I made this table in the late seventies, as a commission. The legs and perimeter frame are maple, with an inset bird's eye veneer top. Defining all the joints and bisecting the legs is a thin slice of Imbuya wood. Companion casework was made as well, as the bedside table illustrates.
This is a small chest of drawers that is meant to sit on its own separate stand. The wood is Bubinga, with Wenge drawer fronts, inlay and table top. The drawer handles are carved out of the pieces of wood that are the drawer fronts, thus eliminating the need for separate handles or pulls. The drawers are lined in felt and subdivided to organize the small pieces of jewelry that will be stored in them. I built this in 1973, shortly after my period of study with Jim Krenov.
I have made a lot of cabinets over the years. The first was a tool box, to house my chiesels and the hand planes that I had made under the watchful eye of Jim Krenov. There is an old tradition of an apprentice making a tool chest as a final piece of work: both to sum up his skill and to demonstrate it to prospective employers as he begins his years as a ‘journeyman’. Fitting drawers is also a traditional test of a woodworkers skill.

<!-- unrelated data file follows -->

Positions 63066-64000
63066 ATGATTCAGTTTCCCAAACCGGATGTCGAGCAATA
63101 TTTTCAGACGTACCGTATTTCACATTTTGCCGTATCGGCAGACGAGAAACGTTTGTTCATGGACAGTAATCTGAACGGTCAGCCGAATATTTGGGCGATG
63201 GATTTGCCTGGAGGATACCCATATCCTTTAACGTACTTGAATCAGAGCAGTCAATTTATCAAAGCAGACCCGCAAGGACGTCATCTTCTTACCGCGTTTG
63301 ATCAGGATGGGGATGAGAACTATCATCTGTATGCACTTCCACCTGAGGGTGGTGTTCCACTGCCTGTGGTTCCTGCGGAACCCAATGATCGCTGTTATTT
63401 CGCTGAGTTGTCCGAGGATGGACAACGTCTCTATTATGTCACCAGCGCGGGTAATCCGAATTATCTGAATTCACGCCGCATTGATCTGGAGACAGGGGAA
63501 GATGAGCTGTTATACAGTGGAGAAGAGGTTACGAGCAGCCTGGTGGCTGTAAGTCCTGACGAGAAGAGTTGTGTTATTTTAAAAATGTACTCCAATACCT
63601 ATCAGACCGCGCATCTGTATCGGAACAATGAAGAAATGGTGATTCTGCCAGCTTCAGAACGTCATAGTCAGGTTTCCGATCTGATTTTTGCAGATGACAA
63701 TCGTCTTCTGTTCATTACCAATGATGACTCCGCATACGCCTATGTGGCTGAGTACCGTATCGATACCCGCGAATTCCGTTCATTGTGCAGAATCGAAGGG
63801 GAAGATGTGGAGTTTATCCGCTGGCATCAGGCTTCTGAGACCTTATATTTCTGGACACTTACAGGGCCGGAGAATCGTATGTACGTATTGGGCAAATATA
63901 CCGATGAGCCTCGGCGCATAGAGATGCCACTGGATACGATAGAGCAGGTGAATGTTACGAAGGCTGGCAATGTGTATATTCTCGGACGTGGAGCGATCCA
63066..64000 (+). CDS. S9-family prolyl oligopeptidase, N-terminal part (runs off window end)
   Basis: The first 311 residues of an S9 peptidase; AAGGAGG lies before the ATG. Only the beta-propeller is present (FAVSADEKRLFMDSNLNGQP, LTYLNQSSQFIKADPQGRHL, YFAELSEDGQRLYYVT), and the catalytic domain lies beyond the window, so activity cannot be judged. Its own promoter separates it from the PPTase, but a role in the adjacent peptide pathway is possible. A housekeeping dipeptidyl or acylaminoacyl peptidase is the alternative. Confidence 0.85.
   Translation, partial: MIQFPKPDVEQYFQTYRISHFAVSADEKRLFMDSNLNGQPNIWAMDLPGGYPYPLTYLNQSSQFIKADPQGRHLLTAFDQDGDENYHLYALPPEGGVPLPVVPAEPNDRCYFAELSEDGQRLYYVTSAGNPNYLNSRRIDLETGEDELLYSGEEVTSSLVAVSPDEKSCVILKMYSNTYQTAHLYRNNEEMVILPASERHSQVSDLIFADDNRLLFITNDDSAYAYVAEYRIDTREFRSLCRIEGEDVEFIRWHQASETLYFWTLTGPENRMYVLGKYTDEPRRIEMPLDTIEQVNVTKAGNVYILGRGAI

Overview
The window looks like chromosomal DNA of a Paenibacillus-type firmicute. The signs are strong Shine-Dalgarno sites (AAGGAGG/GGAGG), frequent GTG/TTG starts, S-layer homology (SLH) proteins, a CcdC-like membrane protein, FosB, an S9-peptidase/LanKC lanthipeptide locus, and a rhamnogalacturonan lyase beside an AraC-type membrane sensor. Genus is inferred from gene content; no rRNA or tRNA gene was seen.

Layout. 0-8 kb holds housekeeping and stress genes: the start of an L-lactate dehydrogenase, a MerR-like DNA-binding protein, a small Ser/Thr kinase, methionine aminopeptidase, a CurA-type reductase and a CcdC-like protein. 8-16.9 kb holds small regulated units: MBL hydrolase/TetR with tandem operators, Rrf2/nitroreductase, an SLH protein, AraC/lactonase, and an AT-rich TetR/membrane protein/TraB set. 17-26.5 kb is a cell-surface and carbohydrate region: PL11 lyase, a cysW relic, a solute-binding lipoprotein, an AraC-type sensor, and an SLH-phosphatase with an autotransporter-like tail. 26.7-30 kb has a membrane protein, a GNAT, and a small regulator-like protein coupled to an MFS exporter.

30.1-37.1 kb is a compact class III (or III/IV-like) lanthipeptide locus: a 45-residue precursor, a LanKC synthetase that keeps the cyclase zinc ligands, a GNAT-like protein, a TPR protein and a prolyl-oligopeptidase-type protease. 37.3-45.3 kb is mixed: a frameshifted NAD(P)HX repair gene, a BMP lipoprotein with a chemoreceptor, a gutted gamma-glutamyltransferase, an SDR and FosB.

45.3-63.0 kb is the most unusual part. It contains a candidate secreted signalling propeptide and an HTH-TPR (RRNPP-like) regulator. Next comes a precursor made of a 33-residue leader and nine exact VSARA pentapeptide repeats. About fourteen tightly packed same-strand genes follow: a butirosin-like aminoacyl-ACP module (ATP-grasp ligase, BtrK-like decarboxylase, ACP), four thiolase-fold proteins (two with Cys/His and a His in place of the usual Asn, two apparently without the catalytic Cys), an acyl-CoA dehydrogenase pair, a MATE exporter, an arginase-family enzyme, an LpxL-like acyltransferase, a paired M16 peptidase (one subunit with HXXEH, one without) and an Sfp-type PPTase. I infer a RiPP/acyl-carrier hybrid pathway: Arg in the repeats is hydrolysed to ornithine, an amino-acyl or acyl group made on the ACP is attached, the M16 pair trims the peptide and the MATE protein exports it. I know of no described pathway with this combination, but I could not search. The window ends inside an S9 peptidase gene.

I made this rocking horse for my son when he was quite young. Something that had bothered me with other rocking horses was that the gait that the horses posture represented did not correspond to a rocking motion. In my version, the horse is cantering, which is in fact a gentle rocking motion. To achieve this, I had to 'float' the horse above the rockers, leaving the feet free.
I made these handles for the sauna of a friend, who has an island in Georgian Bay. He requested that I use wood from the island. I used a section of dead and naturally dried Cedar, which is quite close grained and tough due to the harsh weather up there. The size of the limb is seen in the barb, still visible around the base of the handle.
This commission, from the late seventies, is a small chest of drawers. The drawers pivot open only when unlocked by a special key. The wood used is Pau Ferro for the drawers, Olivewood for the top and bottom and the spring catch is actually wood as well, from the Pernambuco tree which is better known as the source for good violin bows.
I designed and made this stool while I was a private student of Jim Krenov, when he was living in Sweden. The wood is Elm and is unfinished, allowing it to take on the patina of use, over time. Almost all of the work was done with handtools, as was considered appropriate to my education.